Ever wanted to stay the night in a yurt, overlooking the ocean? How about a rustic cabin in the mountains, a tree house in the woods, or even a fire lookout with sweeping views? All of the above are easily accessible to all travelers – no wilderness experience necessary! Extend the camping season with these year-round outdoor lodging experiences, and learn where and when to book them.
Yurts are not just in rural Mongolia anymore! These canvas-sided circular shelters have been popular additions to many state parks across the U.S. and Canada, offering four-season lodging for those without an RV or camper. Perfect for familieswith young children, yurts come in rustic or deluxe models, all with electricity, beds (bring your own bedding), and heat. Arriving late to the campground? No need to hassle with tent setup! Want to experience the outdoors without sleeping on the ground? Yurts are the perfect solution.
Channel your inner Little House on the Prairie when sleeping in cabins in private campgrounds like KOA Kampgrounds or state parks and reserves. Like yurts, cabins range from simple shelters to “glamping-style” cottages with one to three rooms. Some, such as select KOA cabins, offer full bathrooms and kitchens in their deluxe models. State park cabins typically offer a room, beds, and a porch or balcony, plus a fire pit and picnic table for cooking and dining. Campers wanting to get further afield can opt for a hut-to-hut hiking experience. Run by private companies on both coasts, hut-to-hut operations allow backpackers to hike anywhere between three and ten miles to various backcountry huts. Depending on the operation, huts can include hot meals, full bedding, or simple shelter.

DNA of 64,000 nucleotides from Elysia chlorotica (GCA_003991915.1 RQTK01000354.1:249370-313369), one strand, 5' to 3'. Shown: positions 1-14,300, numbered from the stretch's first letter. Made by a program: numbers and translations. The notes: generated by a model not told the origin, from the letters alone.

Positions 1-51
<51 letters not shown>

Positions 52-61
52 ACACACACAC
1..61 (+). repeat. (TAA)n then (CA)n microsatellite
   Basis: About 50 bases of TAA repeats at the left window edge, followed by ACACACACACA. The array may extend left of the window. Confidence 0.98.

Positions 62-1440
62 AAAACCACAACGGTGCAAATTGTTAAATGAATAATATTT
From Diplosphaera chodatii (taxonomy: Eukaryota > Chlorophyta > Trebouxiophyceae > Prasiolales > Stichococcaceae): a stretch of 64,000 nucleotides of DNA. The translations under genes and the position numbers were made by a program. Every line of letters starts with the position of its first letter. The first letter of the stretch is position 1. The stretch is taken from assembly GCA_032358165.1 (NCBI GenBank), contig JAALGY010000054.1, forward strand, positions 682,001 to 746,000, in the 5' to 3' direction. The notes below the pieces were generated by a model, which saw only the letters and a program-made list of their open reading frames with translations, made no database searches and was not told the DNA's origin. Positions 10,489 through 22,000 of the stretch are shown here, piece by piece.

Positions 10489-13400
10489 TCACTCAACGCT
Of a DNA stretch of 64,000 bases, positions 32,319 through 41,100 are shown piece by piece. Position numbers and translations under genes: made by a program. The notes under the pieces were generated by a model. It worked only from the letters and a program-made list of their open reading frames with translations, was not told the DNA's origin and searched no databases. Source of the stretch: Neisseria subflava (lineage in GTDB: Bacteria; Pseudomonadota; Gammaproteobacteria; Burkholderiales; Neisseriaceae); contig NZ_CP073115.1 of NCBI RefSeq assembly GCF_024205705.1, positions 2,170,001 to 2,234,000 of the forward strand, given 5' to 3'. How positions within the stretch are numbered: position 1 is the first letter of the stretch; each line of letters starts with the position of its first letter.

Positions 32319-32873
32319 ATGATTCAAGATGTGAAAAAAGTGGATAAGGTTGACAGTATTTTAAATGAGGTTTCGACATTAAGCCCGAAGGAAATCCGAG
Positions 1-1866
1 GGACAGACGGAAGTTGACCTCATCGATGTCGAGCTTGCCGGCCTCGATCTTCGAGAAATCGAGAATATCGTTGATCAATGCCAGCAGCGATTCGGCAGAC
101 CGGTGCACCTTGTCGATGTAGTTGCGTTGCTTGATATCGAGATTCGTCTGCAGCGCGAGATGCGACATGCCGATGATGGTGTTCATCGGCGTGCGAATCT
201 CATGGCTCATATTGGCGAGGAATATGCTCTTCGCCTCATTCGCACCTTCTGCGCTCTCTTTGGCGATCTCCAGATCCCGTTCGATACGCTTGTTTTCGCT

Want a room with a view? Operational and retired fire tower lookouts across the country now offer public access for nightly stays, and they’re easier to book than most travelers think. Run by Recreation.gov (the same folks who book many traditional campsites), fire lookouts are usually one-room affairs, with heat and electricity and a simple kitchen. Most are accessible via car by primitive road, though some require a hike in. Without exception, fire lookouts afford amazing wilderness views (without the firefighting job).
The kids will thank you for a Tarzan camping trip! Tree house resorts, or “treesorts”, have sprung up in several rural locations across the U.S., offering nightly stays in inventive lofts, cabins, and tents in the air. Tree houses range from basic to deluxe, with group kitchens and bathrooms located on the ground. The best treesorts include rope bridges spanning trees and plenty of swings. Many have age restrictions to ensure child safety, so families will want to make sure all their little monkeys make the cut.
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